Almost a quarter of House Democrats will boycott Tuesday’s congressional address by Israeli Prime Minister Benjamin Netanyahu.
The defections, which point to the increasingly strained relations between the White House and the Israeli government, have injected a partisan edge to the issue of U.S. support for Israel, which has historically been overwhelming from both sides of the aisle.
Vice President Biden, who is traveling abroad, will be another glaring absence. Late Monday, Sen. Elizabeth Warren (D-Mass.) added her name to the list, according to the Boston Globe.
Both Netanyahu and top administration officials have sought to alleviate some of the simmering tensions this week, with the prime minister saying Monday that he has “great respect” for Obama, and Secretary of State John Kerry emphasizing Sunday that the Israeli leader “is welcome to speak in the United States.”
But the political storm surrounding the speech, which has been raging since Speaker John Boehner (R-Ohio) extended the invitation without consulting the White House or congressional Democrats, has shown no signs of subsiding.
Indeed, top Republicans issued statements this week in fierce defense of the address, while the number of Democrats vowing to boycott it grew only larger.
“This has unfortunately become a partisan spectacle,” Sen. Al Franken (D-Minn.) said Monday, adding his name to the boycott list. “I’d be uncomfortable being part of an event that I don’t believe should be happening.”
"It's unfortunate that Speaker Boehner's actions on the eve of a national election in Israel have made Tuesday's event more political and less helpful for addressing the critical issue of nuclear nonproliferation and the safety of our most important ally in the Middle East," Warren said in a statement, as reported by the Globe.
The Democrats are hammering the speech for three separate reasons.
First, they disagree with Boehner’s decision to invite Netanyahu without first talking with Democrats in the White House or Congress — a unilateral move they say flouts the traditional approach of consulting across the aisle before bringing heads of state into the Capitol.
Second, the critics contend Netanyahu’s speech is inappropriate because it comes just a few weeks before the Israeli prime minister faces a tough reelection contest at home. To use the Capitol as a campaign prop, the Democrats charge, would be to exploit the U.S. Congress for his own political gain.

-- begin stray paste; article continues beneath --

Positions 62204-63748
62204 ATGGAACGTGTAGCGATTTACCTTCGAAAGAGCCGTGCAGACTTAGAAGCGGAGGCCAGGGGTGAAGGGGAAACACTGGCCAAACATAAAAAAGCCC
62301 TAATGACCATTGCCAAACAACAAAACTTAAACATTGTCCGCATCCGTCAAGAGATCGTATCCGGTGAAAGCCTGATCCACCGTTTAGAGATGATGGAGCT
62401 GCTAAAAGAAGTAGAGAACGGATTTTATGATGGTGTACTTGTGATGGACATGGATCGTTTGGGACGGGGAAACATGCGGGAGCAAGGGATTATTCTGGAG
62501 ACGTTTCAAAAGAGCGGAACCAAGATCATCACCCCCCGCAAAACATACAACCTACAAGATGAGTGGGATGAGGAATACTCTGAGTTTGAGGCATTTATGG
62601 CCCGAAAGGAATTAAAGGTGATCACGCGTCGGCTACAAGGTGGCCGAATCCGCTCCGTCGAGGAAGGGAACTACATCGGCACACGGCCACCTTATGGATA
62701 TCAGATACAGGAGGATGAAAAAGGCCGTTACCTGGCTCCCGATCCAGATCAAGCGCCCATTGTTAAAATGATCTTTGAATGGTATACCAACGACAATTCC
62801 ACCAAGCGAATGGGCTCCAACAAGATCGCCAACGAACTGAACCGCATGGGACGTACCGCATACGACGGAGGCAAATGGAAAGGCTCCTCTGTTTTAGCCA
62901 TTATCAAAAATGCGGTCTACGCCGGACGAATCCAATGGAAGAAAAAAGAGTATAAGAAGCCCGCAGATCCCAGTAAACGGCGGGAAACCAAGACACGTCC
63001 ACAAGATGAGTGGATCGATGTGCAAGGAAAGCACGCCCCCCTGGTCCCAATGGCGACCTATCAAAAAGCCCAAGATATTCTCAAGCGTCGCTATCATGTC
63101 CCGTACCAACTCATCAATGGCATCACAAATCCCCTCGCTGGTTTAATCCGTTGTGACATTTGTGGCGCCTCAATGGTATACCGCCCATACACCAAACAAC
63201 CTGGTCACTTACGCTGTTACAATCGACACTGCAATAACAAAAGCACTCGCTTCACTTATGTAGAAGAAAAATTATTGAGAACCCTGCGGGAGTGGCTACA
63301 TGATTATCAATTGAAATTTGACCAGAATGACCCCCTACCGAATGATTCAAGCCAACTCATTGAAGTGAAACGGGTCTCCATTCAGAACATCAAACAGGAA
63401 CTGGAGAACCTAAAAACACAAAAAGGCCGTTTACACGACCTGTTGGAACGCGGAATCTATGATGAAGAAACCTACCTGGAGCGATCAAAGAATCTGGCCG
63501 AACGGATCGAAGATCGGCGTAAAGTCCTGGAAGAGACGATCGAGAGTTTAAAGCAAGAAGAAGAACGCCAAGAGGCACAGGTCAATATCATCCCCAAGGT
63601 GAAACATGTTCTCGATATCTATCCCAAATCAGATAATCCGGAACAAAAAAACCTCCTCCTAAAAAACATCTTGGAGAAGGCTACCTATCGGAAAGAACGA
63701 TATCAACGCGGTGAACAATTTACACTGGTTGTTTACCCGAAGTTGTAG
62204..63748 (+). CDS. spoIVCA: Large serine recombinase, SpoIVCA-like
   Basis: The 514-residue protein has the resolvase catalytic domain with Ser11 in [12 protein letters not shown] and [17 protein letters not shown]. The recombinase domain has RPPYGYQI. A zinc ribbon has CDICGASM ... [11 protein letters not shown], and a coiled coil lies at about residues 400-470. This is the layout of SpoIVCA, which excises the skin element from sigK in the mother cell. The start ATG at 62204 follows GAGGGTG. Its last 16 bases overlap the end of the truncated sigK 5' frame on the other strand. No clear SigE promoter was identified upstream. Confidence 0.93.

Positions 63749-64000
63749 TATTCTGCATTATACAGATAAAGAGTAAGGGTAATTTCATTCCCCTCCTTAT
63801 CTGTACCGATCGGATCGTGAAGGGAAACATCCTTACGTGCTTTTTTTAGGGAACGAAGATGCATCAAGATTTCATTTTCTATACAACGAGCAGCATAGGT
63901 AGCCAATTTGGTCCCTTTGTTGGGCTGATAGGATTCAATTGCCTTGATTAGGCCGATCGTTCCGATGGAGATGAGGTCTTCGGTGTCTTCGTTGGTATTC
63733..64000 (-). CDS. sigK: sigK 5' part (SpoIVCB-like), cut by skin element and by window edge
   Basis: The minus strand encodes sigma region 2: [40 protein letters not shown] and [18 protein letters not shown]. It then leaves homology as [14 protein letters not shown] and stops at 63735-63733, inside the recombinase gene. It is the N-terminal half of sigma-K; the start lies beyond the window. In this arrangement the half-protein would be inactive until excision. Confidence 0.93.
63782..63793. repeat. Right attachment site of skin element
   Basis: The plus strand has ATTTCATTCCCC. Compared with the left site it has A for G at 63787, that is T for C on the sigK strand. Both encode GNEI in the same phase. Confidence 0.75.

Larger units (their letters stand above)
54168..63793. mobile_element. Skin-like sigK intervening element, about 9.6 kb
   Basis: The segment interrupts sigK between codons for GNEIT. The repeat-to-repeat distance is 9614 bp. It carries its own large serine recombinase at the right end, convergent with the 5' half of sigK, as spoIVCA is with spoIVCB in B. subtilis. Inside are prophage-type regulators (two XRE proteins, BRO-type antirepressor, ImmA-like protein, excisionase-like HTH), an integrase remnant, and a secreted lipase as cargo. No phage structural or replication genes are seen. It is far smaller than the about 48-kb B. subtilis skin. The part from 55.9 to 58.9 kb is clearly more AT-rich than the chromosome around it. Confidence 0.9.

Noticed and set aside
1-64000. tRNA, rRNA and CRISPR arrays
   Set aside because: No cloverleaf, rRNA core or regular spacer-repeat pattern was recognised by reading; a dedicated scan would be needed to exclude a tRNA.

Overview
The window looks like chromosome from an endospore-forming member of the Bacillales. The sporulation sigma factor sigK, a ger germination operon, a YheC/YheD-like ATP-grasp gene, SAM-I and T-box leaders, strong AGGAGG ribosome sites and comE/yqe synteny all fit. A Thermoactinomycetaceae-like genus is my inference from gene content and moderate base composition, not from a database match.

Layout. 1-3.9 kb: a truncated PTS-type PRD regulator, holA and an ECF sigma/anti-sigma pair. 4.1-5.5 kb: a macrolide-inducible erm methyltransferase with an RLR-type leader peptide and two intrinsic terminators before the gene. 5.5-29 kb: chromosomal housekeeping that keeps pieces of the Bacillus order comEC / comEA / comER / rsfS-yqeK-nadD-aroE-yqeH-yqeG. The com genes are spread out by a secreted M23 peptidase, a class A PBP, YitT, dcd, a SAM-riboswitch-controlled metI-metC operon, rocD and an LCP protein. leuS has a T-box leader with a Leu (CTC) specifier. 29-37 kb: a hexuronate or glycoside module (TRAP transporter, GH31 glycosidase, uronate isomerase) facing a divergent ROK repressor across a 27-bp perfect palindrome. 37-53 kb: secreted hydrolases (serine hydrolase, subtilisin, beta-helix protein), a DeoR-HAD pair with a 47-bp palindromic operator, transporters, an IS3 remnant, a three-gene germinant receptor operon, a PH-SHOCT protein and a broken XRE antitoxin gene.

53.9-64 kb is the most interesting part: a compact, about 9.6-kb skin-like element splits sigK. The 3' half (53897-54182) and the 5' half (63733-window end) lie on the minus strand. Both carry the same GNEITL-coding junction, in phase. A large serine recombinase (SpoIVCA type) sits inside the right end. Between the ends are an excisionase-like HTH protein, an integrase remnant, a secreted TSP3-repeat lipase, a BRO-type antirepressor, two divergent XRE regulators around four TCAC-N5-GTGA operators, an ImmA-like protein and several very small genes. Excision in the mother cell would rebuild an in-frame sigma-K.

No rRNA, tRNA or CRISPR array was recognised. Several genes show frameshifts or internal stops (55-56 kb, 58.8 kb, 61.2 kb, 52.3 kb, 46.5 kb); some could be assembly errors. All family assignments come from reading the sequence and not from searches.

And third, the critics fear Netanyahu’s message, which is expected to feature calls for tougher sanctions on Iran, could undermine the multilateral nuclear disarmament talks being led by the Obama administration, which opposes new sanctions while the negotiations are ongoing.
“While success with Iran is far from assured, we must seek to overcome the misguided approach of those, like Mr. Netanyahu, who would reject any reasonable nuclear agreement,” Rep. Lloyd Doggett (D-Texas), who is boycotting the speech, said Monday. “The only true alternative to an effective agreement is war with Iran. Scuttling nuclear negotiations with Iran would endanger every family in America and Israel.”
The controversy has put Democrats in a difficult position. On one hand, they want to defend Obama from what they consider a Republican-engineered attack on Iran negotiations the administration hopes will prove a legacy of the president’s foreign policy. On the other, they don’t want to be seen undermining the interests of Israel, America’s closest ally in the Middle East, amid the rise of Islamic State in Iraq and Syria terrorists in the region.
Netanyahu is expected to use Tuesday’s speech to pan Obama’s diplomatic approach to Iran. The prime minister, who is pushing instead for tougher sanctions, says Obama’s strategy won’t ensure that Iran never has the capacity to create a nuclear weapon — an argument echoed by Republicans on Capitol Hill.
“A nuclear-armed Iran is one of the gravest security threats facing both the United States and our ally Israel,” Rep. Ed Royce (R-Calif.), chairman of the House Foreign Affairs Committee, said Sunday. “We have heard from countless experts, administration officials, and regional partners. Now, with a critical deadline only weeks away, Congress will appropriately hear from the prime minister of Israel.”
GOP leaders also find themselves in an uncomfortable position, playing host to a speech sure to focus on the security of Israel and the West even as Republican leaders have failed to fund their own Department of Homeland Security.